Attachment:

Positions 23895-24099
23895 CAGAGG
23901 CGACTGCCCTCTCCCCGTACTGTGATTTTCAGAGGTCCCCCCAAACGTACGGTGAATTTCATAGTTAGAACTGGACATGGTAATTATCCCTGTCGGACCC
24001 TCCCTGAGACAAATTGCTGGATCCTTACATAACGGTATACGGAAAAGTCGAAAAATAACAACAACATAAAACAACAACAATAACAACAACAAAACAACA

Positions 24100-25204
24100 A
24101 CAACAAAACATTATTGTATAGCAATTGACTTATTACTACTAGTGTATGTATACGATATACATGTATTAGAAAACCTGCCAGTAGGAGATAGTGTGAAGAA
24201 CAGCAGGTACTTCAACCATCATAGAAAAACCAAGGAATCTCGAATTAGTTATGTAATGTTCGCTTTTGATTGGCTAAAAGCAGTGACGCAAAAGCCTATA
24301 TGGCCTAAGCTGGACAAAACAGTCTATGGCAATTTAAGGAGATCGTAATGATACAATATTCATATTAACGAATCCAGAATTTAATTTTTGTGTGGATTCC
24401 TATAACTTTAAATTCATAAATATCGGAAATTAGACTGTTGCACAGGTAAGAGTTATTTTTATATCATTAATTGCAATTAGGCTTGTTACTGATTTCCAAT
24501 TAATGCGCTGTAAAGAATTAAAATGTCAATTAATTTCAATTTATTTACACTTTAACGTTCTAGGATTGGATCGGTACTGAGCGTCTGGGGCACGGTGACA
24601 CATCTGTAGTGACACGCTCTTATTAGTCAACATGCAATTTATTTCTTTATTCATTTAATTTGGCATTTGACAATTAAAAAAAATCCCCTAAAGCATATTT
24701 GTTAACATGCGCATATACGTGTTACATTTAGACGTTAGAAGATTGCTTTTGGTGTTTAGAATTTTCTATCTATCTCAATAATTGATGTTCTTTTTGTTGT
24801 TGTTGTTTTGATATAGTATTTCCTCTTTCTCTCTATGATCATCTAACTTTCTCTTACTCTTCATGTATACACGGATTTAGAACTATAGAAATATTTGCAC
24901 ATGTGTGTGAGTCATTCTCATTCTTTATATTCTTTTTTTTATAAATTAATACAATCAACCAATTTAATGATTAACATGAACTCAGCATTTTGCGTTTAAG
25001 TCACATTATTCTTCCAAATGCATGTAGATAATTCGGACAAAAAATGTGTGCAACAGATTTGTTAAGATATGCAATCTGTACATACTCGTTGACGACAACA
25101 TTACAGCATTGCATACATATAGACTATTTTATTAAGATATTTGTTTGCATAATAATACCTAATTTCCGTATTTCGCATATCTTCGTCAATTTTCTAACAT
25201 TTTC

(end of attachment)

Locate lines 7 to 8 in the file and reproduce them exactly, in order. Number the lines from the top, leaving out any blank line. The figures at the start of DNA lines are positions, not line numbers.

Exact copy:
24101 CAACAAAACATTATTGTATAGCAATTGACTTATTACTACTAGTGTATGTATACGATATACATGTATTAGAAAACCTGCCAGTAGGAGATAGTGTGAAGAA
24201 CAGCAGGTACTTCAACCATCATAGAAAAACCAAGGAATCTCGAATTAGTTATGTAATGTTCGCTTTTGATTGGCTAAAAGCAGTGACGCAAAAGCCTATA